To Make The Brioche: Put the yeast, water and milk in the bowl of a stand mixer and, using a wooden spoon, stir until the yeast is dissolved. Add the flour and salt, and fit into the mixer with the dough hook, if you have one. Toss a kitchen towel over the mixer, covering the bowl as completely as you can-- this will help keep you, the counter and your kitchen floor from being showered in flour. Turn the mixer on and off a few short pulses, just to dampen the flour (yes, you can peek to see how you're doing), then remove the towel, increase the mixer speed to medium-low and mix for a minute or two, just until the flour is moistened. At this point, you'll have a fairly dry, shaggy mess.

Scrape the sides and bottom of the bowl with a rubber spatula, set the mixer to low and add the eggs, followed by the sugar. Increase the mixer speed to medium and beat for about 3 minutes, until the dough forms a ball. Reduce the speed to low and add the butter in 2-tablespoon-size chunks, beating until each piece is almost incorporated before adding the next. You'll have a dough that is very soft, almost like batter. Increase the speed to medium-high and continue to beat until the dough pulls away from the sides of the bowl, about 10 minutes.

Transfer the dough to a clean bowl (or wash out the mixer bowl and use it), cover with plastic wrap and leave at room temperature until nearly doubled in size, 40 to 60 minutes, depending upon the warmth of your room.

Deflate the dough by lifting it up around the edges and letting it fall with a slap to the bowl. Cover the bowl with the plastic wrap and put it in the refrigerator. Slap the dough down in the bowl every 30 minutes until it stops rising, about 2 hours, then leave the uncovered dough in the refrigerator to chill overnight. (After this, you can proceed with the recipe to make the brioche loaves, or make the sticky buns instead, or freeze all or part of the dough for later use.)
The next day, butter and flour two 8 1/2-x-4 1/2-inch pans.

Pull the dough from the fridge and divide it into 2 equal pieces. Cut each piece of the dough into 4 equal pieces and roll each piece into a log about 3 1/2 inches long. Arrange 4 logs crosswise in the bottom of each pan. Put the pans on a baking sheet lined with parchment or a silicone mat, cover the pans lightly with wax paper and leave the loaves at room temperature until the dough almost fills the pans, 1 to 2 hours. (Again, rising time with depend on how warm the room is.)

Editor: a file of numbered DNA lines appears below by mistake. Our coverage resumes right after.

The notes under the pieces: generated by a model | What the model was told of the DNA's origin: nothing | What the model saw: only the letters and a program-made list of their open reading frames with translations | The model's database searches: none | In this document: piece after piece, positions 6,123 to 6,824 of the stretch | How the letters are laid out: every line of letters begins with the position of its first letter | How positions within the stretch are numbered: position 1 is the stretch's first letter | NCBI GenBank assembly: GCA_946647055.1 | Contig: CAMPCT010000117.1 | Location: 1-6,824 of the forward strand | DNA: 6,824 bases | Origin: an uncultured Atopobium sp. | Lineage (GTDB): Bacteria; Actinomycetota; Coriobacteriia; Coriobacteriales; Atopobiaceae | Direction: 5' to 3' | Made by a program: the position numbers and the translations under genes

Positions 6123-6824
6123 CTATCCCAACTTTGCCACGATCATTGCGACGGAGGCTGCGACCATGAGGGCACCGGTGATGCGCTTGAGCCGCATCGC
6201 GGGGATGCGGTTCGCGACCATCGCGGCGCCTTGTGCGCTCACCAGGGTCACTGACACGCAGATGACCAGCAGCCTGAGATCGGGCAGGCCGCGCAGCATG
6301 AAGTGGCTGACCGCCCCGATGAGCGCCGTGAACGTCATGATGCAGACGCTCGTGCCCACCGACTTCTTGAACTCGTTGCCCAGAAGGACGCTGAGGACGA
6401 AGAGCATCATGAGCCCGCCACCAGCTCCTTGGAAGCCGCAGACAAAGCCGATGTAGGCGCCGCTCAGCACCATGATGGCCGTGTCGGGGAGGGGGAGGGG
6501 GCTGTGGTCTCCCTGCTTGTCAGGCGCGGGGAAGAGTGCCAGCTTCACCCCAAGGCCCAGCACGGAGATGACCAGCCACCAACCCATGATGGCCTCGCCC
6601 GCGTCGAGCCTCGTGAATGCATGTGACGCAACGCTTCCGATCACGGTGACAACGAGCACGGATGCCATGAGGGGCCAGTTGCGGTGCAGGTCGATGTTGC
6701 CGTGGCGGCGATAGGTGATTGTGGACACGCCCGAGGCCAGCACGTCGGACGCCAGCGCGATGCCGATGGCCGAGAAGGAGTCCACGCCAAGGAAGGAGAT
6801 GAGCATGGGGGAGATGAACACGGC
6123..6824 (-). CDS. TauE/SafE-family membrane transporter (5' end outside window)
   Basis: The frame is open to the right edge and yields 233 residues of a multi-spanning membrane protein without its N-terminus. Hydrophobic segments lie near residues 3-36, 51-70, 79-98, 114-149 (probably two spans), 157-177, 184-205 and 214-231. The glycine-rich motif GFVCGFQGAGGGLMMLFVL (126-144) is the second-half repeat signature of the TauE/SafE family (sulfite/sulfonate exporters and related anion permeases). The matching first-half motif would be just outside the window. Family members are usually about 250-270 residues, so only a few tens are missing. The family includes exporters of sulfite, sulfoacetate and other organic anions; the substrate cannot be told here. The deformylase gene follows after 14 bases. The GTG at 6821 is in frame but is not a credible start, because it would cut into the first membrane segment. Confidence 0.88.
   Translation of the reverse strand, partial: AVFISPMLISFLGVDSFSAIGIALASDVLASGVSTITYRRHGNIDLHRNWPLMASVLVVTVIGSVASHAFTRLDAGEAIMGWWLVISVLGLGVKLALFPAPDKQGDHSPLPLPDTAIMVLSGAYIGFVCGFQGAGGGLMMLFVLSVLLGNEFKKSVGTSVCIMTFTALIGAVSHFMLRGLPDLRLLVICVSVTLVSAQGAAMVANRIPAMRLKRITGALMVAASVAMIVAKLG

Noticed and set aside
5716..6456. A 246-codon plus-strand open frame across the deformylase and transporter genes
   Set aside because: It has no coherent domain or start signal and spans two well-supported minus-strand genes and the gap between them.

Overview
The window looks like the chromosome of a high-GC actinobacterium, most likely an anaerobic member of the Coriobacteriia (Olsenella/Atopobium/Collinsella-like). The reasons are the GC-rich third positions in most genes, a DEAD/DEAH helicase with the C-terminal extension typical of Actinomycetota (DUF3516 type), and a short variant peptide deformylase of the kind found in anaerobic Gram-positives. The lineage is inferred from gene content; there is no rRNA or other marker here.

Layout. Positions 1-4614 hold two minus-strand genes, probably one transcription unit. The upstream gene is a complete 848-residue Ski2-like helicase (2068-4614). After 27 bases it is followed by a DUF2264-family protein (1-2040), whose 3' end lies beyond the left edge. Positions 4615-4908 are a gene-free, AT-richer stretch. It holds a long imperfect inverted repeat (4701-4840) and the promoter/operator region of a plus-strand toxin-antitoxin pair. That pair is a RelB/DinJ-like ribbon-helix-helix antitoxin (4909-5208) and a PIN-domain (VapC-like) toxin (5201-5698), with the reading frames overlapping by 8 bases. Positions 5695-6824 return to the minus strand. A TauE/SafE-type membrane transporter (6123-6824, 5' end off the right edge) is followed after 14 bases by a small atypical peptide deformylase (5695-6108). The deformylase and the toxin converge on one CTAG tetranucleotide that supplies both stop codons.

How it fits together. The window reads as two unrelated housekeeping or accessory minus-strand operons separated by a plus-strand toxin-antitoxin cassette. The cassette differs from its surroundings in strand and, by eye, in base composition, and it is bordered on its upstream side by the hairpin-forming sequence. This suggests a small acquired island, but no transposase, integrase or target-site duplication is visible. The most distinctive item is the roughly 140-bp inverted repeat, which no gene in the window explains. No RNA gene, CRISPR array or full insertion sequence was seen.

Getting Ready To Bake: Center a rack in the oven and preheat the oven to 400 degrees F.
To Make the Glaze: Beat the egg with the water. Using a pastry brush, gently brush the tops of the loaves with the glaze.

Bake the loaves until they are well risen and deeply golden, 30 to 35 minutes. Transfer the pans to racks to cool for 15 minutes, then run a knife around the sides of the pans and turn the loaves out onto the racks. Invert again and cool for at least 1 hour.


Jess said...

You lost me at "don't care for butter" - just kidding. The rolls and loaf look beautiful - I think I might bake my leftover dough into a nice loaf like yours!

Christine said...

Not caring for butter saves you a lot of calories! Your loaf and buns look delicious.

Engineer Baker said...

*gasp* don't care for butter? Then again, I like it, but sometimes these recipes are really over the top...

LyB said...

You can't rush brioche! Your sticky buns look delicious!

Rebecca said...

Oh, I WISH I didn't care for butter. Quit bragging! ;)

April said...

Looks delicious!

Bumblebutton said...

Not quicker, but a lot simpler--maybe my grandma's sweet dough recipe would work better for you. See my posting if you are interested. But, it absolutely has butter--what's up with that whole thing?!!! Nice job!

PheMom said...

Good job! It is an alarming amount of butter, but it just works! Glad you tried them!

ostwestwind said...

Normally I prefer margarine, but in baking butter is a must!

Your buns are scrumptious!

Ulrike from Küchenlatein

Madam Chow said...

I WISH I didn't care for butter! They look wonderful, and I loved the description of the texture of the dough.

The Kitchen Vixen said...

I didnt think they were that great either;) Your buns and loaf look great!

Amy said...

Your buns and loaf look amazing.

mimi said...

defying dorie! phew, glad it still came out great! they look really delish.

Jayne said...

I wish I wasn't so nuts about butter! Your sticky buns and the brioche loaf look beautiful!

Linda said...

Delicious looking buns and loaf!

Mara said...

i was raised on margarine too, and used to prefer it, but over time that changed.

it's funny how some people loved these and others were like 'meh'...can you send me your buns? hehee. your loaf looks amazing!

lemontartlet said...

Your buns are so cute!

Garrett said...

I also grew up with margarine, but I think that was due to the scare years ago that butter was supposedly going to KILL YOU. Now I have no problem playing with it :-) Your buns came out very tasty looking.

Jaime said...

great job!

it sure seems like a lot of butter but when i figured it out, i think there is only something like 1 tbsp of butter per sticky bun, so not too bad, in my opinion :)

Di said...

I generally love butter, but it was almost too much for me in this recipe. I think in the future I'll try a less rich dough for the sticky buns and save the brioche for a plan loaf or rolls.

Mevrouw Cupcake said...

I'm sure by time you've baked your way through BFMHTY you'll be a butter loving fool! ;-) The crust on your brioche looks gorgeous, perfectly golden and delish!

Cafe Johnsonia said...

I'd give anything for a slice of that bread right now...